So you have these two agendas. One would be manage your downside, the other is to increase your upside, and do the two together. But your goal is 100 percent upside, not zero.
I made little joke in the book about “going to zero” is like jumping in a taxi, and saying, “I'm not going to the airport.” You're telling me what you don’t want. You haven’t told me what you want. You just said, "I want zero." It's nothing. Okay, fair enough, but that's all you're going to tell me?
Next page: Let's be 100 percent fabulous
Makower: It's kind of like jumping in a cab and saying, "I don’t want you to get into an accident.”
McDonough: Your point there is important, Joel. I think the zero goal came from industry’s very natural desire for zero accidents. There's a whole history of that. Total quality management.
I think what we're trying to do with the upside is just say, "Let's raise the bar around the conversation. Let's talk about how the world gets better instead of just less bad." You don’t go to your kids and say, "Our goal is zero, kids. It's better if Dad's not here. It's better if you're not here. You're goal is zero." I find that just not as much fun as saying, "Let's be 100 percent fabulous."
Makower: You’ve talked a lot about evocations. Why is that important? Why is this a book of evocations?
McDonough: Leibniz said, "If it is possible, therefore it exists." And there are whole books written about that statement. If we can render something visible, if we can make it exist, then for other people, it is possible. Take Sustainability Base. What we wanted to do there — when they asked me to work on the Mars station, I told them to come back to Earth first — is they went to space and they said, "We have to have power," and they got it from the sun. Then they figured out how to do it, and we're doing that now on Earth. And then they figured out how to get water recycling on the Space Station, because it's $80,000 a gallon to bring water up to space. So they used forward osmosis, and the water is recirculated. It's H2O.
You take those and then you start to bring them back to Earth. What if a building could convert renewable resources in a way that can benefit the world around it? That's what we modeled.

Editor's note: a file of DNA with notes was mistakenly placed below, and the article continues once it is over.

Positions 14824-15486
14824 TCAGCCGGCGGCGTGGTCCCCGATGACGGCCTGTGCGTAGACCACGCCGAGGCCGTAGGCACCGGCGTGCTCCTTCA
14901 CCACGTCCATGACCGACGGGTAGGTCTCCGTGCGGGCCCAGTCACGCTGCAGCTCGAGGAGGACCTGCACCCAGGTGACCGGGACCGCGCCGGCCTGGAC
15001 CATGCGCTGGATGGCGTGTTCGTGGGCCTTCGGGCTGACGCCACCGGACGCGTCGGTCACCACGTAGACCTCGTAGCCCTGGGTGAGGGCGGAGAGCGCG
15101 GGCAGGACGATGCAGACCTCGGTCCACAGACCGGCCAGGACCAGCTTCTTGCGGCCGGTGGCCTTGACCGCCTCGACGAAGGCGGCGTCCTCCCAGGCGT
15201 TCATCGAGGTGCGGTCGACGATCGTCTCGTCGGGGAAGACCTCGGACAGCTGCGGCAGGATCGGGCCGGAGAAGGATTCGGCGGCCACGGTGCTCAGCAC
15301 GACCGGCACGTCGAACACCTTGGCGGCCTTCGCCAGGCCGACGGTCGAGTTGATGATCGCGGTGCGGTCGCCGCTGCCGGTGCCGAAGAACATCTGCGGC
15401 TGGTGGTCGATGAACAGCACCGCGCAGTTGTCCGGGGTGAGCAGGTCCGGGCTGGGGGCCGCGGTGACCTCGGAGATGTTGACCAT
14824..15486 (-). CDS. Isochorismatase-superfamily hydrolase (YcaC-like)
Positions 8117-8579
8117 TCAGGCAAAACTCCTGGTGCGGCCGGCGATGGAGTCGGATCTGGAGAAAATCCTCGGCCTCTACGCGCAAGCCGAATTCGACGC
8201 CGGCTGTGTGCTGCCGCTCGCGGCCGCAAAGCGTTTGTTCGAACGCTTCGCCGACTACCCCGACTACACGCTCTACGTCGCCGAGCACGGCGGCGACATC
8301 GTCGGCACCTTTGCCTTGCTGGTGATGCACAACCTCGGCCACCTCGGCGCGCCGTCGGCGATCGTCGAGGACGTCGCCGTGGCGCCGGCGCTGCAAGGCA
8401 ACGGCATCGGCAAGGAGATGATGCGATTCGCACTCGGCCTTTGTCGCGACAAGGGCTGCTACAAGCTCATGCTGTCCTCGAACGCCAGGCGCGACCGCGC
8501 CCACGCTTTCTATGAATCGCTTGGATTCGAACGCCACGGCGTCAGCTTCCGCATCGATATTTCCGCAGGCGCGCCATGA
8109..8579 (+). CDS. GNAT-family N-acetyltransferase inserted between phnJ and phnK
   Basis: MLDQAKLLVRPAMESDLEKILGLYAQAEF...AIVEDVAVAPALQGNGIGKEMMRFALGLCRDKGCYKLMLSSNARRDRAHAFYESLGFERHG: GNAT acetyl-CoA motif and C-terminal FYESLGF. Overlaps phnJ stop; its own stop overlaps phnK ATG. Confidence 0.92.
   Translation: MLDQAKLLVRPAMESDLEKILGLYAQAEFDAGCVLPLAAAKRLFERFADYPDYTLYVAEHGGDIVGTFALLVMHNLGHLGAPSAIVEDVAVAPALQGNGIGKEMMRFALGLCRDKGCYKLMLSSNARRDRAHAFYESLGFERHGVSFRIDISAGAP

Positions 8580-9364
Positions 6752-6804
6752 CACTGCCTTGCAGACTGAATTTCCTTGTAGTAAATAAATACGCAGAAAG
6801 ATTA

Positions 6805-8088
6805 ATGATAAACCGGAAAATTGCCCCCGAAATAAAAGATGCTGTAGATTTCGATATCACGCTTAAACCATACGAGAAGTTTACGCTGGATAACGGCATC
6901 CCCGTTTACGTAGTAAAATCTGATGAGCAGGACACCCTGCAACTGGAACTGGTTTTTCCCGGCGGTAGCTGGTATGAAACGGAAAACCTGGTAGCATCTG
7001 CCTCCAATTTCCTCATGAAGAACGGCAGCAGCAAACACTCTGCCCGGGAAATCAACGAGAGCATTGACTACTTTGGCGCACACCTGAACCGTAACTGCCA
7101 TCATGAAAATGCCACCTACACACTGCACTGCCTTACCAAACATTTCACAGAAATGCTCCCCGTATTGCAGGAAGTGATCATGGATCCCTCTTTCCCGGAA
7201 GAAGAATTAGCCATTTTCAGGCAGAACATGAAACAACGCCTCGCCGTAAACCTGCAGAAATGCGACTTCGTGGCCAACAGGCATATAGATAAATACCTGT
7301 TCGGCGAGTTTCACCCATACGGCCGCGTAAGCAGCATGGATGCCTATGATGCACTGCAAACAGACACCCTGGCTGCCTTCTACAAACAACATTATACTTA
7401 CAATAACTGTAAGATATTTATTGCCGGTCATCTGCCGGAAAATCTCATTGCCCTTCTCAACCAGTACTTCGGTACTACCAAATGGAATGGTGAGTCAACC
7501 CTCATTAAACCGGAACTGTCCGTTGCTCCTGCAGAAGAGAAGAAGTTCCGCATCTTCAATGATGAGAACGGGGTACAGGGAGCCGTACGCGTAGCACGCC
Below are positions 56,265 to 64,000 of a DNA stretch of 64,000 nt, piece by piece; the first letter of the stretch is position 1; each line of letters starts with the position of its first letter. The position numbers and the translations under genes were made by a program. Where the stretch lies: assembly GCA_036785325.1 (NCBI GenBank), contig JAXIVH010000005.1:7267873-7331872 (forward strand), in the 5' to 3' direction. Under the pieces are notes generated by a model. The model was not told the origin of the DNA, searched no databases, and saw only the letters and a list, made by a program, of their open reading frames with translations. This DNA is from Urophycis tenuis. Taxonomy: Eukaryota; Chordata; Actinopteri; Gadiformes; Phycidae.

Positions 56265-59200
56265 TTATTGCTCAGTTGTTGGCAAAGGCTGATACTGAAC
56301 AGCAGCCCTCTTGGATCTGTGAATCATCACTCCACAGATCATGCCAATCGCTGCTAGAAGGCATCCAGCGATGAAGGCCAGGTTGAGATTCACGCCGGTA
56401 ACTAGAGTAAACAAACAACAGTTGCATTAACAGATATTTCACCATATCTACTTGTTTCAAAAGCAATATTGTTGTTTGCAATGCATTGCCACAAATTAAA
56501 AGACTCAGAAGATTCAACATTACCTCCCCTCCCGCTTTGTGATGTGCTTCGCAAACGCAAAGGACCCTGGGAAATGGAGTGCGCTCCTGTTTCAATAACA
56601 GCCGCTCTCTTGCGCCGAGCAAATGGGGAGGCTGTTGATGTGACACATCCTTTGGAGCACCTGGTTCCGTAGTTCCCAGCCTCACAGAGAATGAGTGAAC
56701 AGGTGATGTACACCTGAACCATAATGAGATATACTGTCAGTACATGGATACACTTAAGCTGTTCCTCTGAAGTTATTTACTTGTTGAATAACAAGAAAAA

So, it's an evocation, putting forward the challenge for humans to enjoy. And that's why I thought it was so important. There are so many books with all kinds of granular data about benchmarking against existing systems. Everybody can go look at that stuff; it's everywhere.
I just thought it might be nice to take a walk in the garden and speculate, "Oh, there's a flower. There's a butterfly. There's the sun.” As a designer, I just wondered if that would be useful to people, to dream a little bit, rather than getting all caught up in the numbers.
Michael and I felt it would be really good to give people a sense of what it would mean if we were beneficial creatures. How do you tell that story? Is it data? Or is it evocations? That's why did it like that.
Makower: Cradle to Cradle became a brand, a certification and a meme. What's your hope for The Upcycle?
McDonough: If there's a meme in The Upcycle, it's that we can do better, that we can always do better. It's about constant improvement.
Yes, it's good to reduce badness. But it's not adequate in the task. It's insufficient to the benefits humans could provide to our future children. We could look at what it would mean to design for 10 billion people, so that we don’t look at children any more as a population problem, but as a moment to honor the potential human creativity that is resident in those lovely children. It's that attitude, instead of the shrill finger-wagging — We're running out of everything! That kid is a population problem! If that’s the case, we're hopeless.
I mean, I think we need another message that's exciting.
You'll notice that the book doesn’t say, "We must do this. We should do this." There's no finger-wagging. It says we can do this or could do this. But that means we have to go into the world with a message that’s possible or potential or poetic or exciting or evocative. So that's what we did. I hope it's okay. It's one of the pieces missing in the puzzle today: the hopeful gesture.
Photo from VERGE SF by Goodwin Ogbuehi for GreenBiz Group